Page last updated at 13:11 GMT, Thursday, 11 December 2008

Brown shrugs off German attacks

Gordon Brown
Ministers say other countries support Gordon Brown's policy

Gordon Brown has shrugged off criticism from Germany's finance minister of his economic policies, saying the remarks were influenced by internal politics.

Peer Steinbruck criticised the decision to cut VAT and raise national debt levels, saying the UK's response to the crisis was "crass" and "breathtaking".

Mr Brown said Germany had intervened to support its banks and to inject money into the economy as Labour had done.

But the Tories said the German comments were a "stark warning" to Labour.

In step

The Lib Dems said Germany's leaders were "fed up being lectured" by Mr Brown over how to run their economy.

Mr Steinbruck's comments, in an interview with Newsweek magazine, represented an unusual breach of standard diplomacy.

They also exposed apparent divisions in Europe over its response to the global economic downturn as EU leaders prepare to gather in Brussels on Thursday for a summit to discuss the issue.

The important thing is that almost every country around the world is doing what we have been doing
Gordon Brown

No 10 appears keen to play down any disagreement between the two countries and to highlight the fact Chancellor Angela Merkel is sympathetic to the British approach.

Mr Steinbruck's Social Democratic Party shares power with Ms Merkel's rival Christian Democrats and tensions in the coalition have resurfaced ahead of next year's elections.

Mr Brown defended the government's decision to cut taxes and raise borrowing to support the economy through a likely recession, telling LBC Radio: "The important thing is that almost every country around the world is doing what we have been doing."


He added: "Actually the German government is investing more. They have just announced a fiscal expansion so that they can invest in public works and helping their banks and doing these sort of things.

"I do not want to get involved in what is clearly internal German politics here, because they have a coalition in Germany with different political parties."

Mr Steinbruck questioned the effectiveness of the UK's decision to cut VAT from 17.5% to 15%, saying "are you really going to buy a DVD player because it now costs 39.10 instead of 39.90?".

He also questioned why Britain was "tossing around billions" and closely following the high public spending model put forward by 20th Century economist John Maynard Keynes.

"The switch from decades of supply-side politics all the way to a crass Keynesianism is breathtaking," he said.

'No clothes'

Shadow chancellor George Osborne said the criticism undermined the government's claims that other countries were following the UK's lead over the economy and "vindicated" Tory warnings over the effectiveness of the VAT cut.

"It is a kind of moment when the emperor is discovered to have no clothes," he told the BBC.

"Gordon Brown has told everyone that the world agrees with him. Today the world answered back."

For the Lib Dems, Vince Cable said he agreed with Mr Steinbruck's criticism of the UK's VAT cut, saying it was not a "sensible way to inject activity into the economy".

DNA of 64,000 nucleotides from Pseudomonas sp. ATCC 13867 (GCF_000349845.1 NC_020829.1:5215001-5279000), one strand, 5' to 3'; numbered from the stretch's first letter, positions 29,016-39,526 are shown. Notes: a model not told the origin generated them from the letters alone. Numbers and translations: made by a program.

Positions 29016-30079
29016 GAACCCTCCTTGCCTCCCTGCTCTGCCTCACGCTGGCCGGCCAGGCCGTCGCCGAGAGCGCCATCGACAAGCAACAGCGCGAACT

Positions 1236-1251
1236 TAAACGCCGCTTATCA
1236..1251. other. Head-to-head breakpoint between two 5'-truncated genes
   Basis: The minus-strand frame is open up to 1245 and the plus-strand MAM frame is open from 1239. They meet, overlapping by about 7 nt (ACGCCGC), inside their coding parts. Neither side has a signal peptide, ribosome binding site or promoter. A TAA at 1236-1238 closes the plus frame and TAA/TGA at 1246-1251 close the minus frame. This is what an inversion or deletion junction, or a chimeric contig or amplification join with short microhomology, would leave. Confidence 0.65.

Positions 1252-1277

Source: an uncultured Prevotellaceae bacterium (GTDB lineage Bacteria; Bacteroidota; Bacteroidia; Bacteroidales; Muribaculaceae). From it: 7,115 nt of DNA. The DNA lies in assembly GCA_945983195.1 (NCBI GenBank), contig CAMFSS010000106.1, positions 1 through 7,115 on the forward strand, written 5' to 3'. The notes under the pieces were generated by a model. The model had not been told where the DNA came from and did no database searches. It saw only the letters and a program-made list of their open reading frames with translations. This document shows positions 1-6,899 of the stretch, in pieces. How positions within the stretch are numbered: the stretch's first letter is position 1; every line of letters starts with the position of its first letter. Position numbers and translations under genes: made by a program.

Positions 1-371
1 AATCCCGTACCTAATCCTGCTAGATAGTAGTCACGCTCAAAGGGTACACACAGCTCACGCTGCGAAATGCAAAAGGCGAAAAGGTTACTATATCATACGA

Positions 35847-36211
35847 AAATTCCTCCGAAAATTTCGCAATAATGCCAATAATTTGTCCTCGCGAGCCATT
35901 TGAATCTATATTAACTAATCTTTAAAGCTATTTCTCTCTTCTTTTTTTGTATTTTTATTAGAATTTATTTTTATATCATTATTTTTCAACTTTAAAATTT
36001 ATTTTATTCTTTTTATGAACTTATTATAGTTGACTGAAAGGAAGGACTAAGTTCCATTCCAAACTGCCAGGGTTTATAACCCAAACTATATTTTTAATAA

German Finance Minister Peer Steinbruck
Mr Steinbruck did not mince his words

While he accepted Germany was "out of line" with most European countries over the size of the fiscal stimulus needed, Mr Cable said they were "making a case for greater financial discipline".

Other Cabinet ministers have defended Labour's policy, arguing it has widespread support across the world.

"We need to save the world from a deeper downturn and we will only do that by concerted international action together," Ed Balls said.

"Britain, and Gordon Brown, is leading that action."

Mr Balls maintained that the Tories were "isolated" over the need for fiscal support for the economy, saying they were "out of step with the British people and the rest of the world".

Home Secretary Jacqui Smith said the government was doing what was needed to support the economy, stressing that she "disagreed" with Mr Steinbruck's analysis.

Rescue package

The chancellor announced in last month's pre-Budget report that the government would inject an extra 20bn into the UK economy in a bid to get it moving again.

At least 15bn of this total will come from increased government borrowing, which is expected to take the UK's total annual public sector deficit 118bn next year.


While Mr Steinbruck has accused the UK of over-spending on the economic recovery, the German government has put 480bn euros (370.4bn; $645bn) into a rescue package for its banks.

Most other European governments have also increased public spending to try to ease the impact of the economic downturn.

France recently announced plans to spend 26bn euros, and the European Commission wants to spend 200bn euros across the EU.

Ahead of the Brussels summit, French President Nicolas Sarkozy said countries must show "vision and a spirit of compromise" to navigate their way through the downturn.

"We shall be required to take a series of decisions with highly significant implications for the future of Europe," he wrote in a letter to other European leaders.

"I am determined that the European Council lives up to its responsibility and to citizens' expectations."

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